Hyundai: Can't Make Your Car Payment? Just Give it Back

Hyundai promotion lets consumers return cars if they lose their jobs.

ByABC News
January 5, 2009, 4:26 PM

Jan. 6, 2009— -- Korean automaker Hyundai says it has "got your back" and has launched a new promotion that will allow consumers to break contracts and return recently purchased cars if they lose their jobs or incomes.

The Hyundai Assurance program, which lets you "return your vehicle and walk away from your loan obligation," up to $7,500, is the first such promotion of its kind, but comes amid a slew of new campaigns aimed at inducing Americans to buy cars during the worst recession in a generation.

The auto industry has taken a particularly hard hit in recent months, but few of the innovative attempts to get buyers into dealerships -- including GM's and Toyota's zero percent financing and GM's offer to lock in gas prices at $1.99 -- have yet to work, according to Jack Nerad, a market analyst at Kelley Blue Book.

"None of these promotions are working that well," Nerad said. "Everyone would like consumer confidence to be higher and sales to be higher. The companies are trying all kinds of incentives but also throwing their hands up and saying, 'It doesn't matter how much we offer, nothing seems to work.'"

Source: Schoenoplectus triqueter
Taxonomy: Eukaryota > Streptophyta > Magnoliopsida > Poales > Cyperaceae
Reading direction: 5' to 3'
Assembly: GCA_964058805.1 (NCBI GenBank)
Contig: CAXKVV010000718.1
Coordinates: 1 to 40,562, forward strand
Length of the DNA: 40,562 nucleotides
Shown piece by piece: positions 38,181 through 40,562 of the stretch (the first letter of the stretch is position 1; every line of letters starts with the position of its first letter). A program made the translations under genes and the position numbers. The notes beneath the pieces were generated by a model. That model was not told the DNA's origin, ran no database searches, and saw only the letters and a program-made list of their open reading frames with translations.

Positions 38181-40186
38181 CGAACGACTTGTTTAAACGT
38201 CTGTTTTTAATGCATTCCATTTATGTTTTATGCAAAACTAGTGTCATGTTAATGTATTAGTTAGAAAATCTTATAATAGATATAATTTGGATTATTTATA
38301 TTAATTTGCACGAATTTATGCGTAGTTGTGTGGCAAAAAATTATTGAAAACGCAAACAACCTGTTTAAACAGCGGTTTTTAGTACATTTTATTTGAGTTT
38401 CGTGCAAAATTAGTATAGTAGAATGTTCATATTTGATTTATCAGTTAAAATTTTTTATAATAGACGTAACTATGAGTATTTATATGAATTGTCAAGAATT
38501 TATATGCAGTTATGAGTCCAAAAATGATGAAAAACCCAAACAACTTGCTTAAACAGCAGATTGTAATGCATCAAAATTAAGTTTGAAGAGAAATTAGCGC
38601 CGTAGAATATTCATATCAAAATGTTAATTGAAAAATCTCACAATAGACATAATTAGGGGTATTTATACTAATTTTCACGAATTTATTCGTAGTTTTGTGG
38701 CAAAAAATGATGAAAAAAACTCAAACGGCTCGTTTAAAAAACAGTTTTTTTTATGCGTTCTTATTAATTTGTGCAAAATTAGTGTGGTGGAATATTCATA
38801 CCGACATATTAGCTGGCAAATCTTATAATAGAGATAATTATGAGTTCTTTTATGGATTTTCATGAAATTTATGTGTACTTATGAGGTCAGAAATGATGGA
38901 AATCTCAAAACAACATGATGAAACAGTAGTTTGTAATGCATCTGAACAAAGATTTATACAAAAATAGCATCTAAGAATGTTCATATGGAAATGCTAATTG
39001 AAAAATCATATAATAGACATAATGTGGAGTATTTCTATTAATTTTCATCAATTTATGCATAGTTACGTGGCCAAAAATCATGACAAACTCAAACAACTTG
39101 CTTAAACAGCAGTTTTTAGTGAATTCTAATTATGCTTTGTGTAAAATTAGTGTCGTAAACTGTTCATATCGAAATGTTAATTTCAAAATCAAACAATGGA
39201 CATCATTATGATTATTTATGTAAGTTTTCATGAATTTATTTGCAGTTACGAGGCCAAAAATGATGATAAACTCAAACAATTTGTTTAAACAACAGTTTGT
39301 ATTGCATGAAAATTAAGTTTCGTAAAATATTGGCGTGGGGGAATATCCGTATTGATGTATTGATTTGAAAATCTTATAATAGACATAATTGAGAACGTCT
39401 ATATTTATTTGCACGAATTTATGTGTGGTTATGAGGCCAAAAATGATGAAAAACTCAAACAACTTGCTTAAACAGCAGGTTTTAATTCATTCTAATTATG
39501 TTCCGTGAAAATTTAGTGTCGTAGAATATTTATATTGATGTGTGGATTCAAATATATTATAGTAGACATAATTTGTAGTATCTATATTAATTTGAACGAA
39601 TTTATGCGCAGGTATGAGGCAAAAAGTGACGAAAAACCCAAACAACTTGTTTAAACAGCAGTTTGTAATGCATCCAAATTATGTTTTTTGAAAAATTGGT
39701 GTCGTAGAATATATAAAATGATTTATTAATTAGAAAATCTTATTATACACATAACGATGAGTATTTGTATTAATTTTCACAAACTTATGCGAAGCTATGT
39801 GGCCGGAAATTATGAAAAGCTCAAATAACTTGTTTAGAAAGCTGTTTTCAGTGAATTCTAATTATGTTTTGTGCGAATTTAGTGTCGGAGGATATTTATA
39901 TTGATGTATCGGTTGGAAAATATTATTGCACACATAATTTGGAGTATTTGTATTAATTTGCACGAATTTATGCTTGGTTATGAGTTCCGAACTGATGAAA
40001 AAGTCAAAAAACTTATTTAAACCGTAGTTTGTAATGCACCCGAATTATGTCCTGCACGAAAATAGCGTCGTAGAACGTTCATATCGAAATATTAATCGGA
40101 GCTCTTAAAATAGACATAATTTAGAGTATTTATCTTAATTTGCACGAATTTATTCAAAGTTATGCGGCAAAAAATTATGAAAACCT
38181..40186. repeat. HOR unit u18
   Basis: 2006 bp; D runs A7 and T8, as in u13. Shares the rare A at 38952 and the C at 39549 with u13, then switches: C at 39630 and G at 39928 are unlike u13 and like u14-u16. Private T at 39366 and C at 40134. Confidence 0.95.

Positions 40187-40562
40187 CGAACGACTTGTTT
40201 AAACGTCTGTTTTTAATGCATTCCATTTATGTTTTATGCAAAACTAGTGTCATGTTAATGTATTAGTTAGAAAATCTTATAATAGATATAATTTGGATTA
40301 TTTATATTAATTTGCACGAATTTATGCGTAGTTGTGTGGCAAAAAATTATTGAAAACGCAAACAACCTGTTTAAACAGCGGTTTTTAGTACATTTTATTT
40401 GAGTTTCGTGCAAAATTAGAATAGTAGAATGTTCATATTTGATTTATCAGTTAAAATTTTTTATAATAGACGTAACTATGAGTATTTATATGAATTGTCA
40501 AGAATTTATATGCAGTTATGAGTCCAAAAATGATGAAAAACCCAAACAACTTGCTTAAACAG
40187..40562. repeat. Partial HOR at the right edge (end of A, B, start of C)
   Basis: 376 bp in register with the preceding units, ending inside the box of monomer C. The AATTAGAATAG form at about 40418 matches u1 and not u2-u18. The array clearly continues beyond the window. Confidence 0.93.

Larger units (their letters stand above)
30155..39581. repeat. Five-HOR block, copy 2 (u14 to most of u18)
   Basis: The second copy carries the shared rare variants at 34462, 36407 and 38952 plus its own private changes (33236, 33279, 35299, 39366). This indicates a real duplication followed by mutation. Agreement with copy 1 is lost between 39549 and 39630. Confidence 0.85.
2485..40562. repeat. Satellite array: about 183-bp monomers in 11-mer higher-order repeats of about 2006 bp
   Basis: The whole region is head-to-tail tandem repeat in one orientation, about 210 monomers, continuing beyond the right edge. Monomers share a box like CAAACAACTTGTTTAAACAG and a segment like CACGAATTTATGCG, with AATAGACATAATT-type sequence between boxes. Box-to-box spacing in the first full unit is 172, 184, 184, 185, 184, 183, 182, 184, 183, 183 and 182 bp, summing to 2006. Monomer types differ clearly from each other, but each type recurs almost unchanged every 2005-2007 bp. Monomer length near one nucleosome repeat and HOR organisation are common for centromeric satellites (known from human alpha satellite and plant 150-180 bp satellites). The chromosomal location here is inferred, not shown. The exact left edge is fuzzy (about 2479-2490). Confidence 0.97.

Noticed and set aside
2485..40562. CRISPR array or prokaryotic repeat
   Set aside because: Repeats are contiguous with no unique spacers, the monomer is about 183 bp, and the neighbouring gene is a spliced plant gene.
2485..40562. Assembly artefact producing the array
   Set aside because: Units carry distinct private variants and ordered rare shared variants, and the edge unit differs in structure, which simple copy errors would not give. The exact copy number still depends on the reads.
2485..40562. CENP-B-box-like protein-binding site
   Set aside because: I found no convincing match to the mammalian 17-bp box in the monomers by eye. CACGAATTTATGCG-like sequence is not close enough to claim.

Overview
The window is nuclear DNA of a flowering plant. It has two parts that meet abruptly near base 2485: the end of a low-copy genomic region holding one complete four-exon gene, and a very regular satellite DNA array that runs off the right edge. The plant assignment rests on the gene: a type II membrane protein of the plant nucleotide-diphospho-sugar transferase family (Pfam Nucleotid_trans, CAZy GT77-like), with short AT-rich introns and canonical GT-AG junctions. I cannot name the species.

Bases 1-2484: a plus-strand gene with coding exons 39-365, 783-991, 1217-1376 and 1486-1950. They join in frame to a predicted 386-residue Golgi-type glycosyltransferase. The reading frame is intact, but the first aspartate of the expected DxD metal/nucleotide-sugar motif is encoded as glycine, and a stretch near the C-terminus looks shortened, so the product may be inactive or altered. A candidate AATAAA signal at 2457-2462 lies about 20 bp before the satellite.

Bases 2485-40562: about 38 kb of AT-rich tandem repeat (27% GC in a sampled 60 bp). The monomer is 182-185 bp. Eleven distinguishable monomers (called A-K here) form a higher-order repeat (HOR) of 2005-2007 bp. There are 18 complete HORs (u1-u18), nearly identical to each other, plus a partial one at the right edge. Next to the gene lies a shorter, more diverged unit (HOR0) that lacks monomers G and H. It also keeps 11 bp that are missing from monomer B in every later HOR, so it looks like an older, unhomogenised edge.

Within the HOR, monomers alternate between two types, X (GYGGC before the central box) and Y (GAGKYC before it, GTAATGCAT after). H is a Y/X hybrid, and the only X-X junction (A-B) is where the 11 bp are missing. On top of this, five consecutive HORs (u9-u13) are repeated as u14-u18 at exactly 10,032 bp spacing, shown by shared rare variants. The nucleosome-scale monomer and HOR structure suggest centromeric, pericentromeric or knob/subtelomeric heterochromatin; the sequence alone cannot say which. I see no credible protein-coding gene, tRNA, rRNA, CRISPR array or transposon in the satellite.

One of two new television commercials launched by Hyundai this weekend promises that if you "buy any new Hyundai and in the next year you lose your income, we'll let you return it."

According to a company statement, loss of income includes "involuntary unemployment, physical disability, loss of driver's license due to medical impairment, international employment transfer, self-employed personal bankruptcy" and "accidental death."

Analysts predict consumers, still cautious about the state of the economy, will buy 10 million to 12.4 million new cars and trucks in 2009, a significant drop from the 16.7 million annual average in the past decade and less than the 13 million sales estimated for 2008.

While much of the attention given to the auto industry's abysmal year focused on American manufacturers, a report released by Hyundai today showed the South Korean company had not been spared.